Amid the unsettled mix of optimism, experimentation, disruption, and social change that were the 1960s, Jeanne McGettigan (SFDS ’61-’67) recalls being part of a capstone character-building summer program at SFDS aptly named “Operation Discovery.”

The pilot project was launched in 1964 by the Archdiocesan Commission on Human Relations with a goal to “develop the hidden talents and to foster a sense of community responsibility” among mostly black youth in the low-income area around Most Precious Blood Parish in North Central Philadelphia. By 1966, the program had expanded to four other Philadelphia city parish neighborhoods – including SFDS — and one in Chester.

Students invited to SFDS (the Southwest Center) and the other centers were seventh, eighth and ninth graders from surrounding parochial and public schools, selected for good grades “and a keen  intellectual curiosity… no distinctions were made regarding race, nationality or religion…” This was notable at the time, since Civil Rights were still new. For SFDS participants, Jeanne recalls that the idea of parochial school students mingling with public school students was an exciting and strange experience!

What happened in the six-week program? In addition to creative classes, the Catholic Standard and Times noted that “Each center produces its own weekly newspaper, The Discovery Times…Frequent debates are held on questions related to teenage dress, civil rights, capital punishment, the minimum voting age and the high school ‘drop out’ problem…Basic logic,…parliamentary procedure and the art of conducting public meetings also form part of ‘Operation Discovery’s’ challenging curriculum…” along with “trips to area museums and historic places of interest….

Jeanne reports on the debate classes in which “I competed with what was really an essay (not a speech) on taking responsibility. I was in way over my head and other, public school debaters blew me out of the water.  As I mentioned to you, I remember best the comparative self-assuredness of the black students from public schools.  They demonstrated more confidence and much less deference to authority.  I was a bit in awe of them.”

In September, 1966, the Catholic Standard and Times reported that about 500 “Operation Discovery” students completed “a summer of discovery and learning Tuesday by visiting the Nation’s Capital and hearing an inspiring speech by Vice President Hubert H. Humphrey” who “told of how he had to delay his education for lack of funds, but emphasized that he finally won his college diploma. Mr. Humphrey, chairman of the President’s Space Council, painted a rosy picture for the youngsters of the Nation’s capabilities in space. He predicted that the U. S. will put a man on the moon before 1971..and  ‘In less than five years, we’re going to have a village on the moon in the sense that a manned station will be set up to maintain scientific data.’” (Jeanne’s verdict: “He seemed ‘fake’ to me at the time, but I was probably suspicious of most adults who were overly jolly, as he presented himself”).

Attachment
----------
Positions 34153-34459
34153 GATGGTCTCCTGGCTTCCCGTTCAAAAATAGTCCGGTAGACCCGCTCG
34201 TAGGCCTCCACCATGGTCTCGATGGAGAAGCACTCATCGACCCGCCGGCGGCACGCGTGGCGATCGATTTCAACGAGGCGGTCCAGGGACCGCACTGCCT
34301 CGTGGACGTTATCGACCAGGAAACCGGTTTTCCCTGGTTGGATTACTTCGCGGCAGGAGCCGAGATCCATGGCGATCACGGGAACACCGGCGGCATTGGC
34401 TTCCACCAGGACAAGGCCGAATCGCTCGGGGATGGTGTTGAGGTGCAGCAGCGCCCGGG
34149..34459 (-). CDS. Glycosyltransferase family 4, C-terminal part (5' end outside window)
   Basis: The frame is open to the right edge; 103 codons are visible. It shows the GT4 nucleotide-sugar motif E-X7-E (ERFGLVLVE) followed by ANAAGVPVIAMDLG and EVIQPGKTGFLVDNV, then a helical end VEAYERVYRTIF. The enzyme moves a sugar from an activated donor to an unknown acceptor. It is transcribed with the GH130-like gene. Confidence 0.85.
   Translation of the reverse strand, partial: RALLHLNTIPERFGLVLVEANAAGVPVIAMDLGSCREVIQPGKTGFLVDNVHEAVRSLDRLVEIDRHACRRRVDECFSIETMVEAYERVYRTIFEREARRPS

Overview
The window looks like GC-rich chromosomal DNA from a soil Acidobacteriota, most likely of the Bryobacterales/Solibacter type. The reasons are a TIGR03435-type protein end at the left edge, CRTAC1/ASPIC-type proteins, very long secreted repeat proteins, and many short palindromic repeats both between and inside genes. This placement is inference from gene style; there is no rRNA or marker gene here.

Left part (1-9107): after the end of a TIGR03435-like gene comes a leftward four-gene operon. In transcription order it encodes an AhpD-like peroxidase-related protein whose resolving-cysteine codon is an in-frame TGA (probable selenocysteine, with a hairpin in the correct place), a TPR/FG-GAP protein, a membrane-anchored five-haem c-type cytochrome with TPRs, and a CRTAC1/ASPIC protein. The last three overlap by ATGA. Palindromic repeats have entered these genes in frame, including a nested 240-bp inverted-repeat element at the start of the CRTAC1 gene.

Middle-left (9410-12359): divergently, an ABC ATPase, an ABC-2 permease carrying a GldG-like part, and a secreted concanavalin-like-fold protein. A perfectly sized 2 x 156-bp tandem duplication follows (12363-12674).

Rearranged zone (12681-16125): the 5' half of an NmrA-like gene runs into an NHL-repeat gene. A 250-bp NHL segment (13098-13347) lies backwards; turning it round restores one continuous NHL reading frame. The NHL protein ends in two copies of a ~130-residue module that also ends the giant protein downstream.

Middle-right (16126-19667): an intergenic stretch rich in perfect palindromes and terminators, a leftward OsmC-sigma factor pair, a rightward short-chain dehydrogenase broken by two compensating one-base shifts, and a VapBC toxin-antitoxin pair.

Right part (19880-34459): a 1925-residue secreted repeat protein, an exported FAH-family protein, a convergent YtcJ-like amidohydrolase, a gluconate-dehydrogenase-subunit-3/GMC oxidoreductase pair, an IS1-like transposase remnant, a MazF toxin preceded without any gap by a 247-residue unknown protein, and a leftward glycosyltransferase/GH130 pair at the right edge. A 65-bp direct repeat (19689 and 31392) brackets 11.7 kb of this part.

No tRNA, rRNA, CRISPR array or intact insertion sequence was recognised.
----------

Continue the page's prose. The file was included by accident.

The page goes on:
The paper reported that “The final act of the six-week leadership development program was the placing of a wreath on the grave of President Kennedy in Arlington Cemetery.” It was a sobering moment after the optimistic pep talk: Kennedy – the first Catholic president and national emblem of youth – had been assassinated in November 1963, just a few months after Martin Luther King Jr.’s inspirational “I Have a Dream” speech. King would be killed in 1968. Americans landed on the moon in 1969. Sadly, moon villages never materialized and racial inequality never disappeared. “Operation Discovery” seems to have become lost in history, but could have had positive lasting effects: Jeanne reports “My experience with Operation Discovery was really the first time I had been encouraged to see myself as someone with an active role to play in the broader community.  I also recall enthusiastically grabbing hold of the idea that poverty was a problem that could be analyzed and, with sufficient good will, solved.” The challenge remains!

Operation Discovery Program Booklet, circa 1967
Operation Discovery students shown at one of the Centers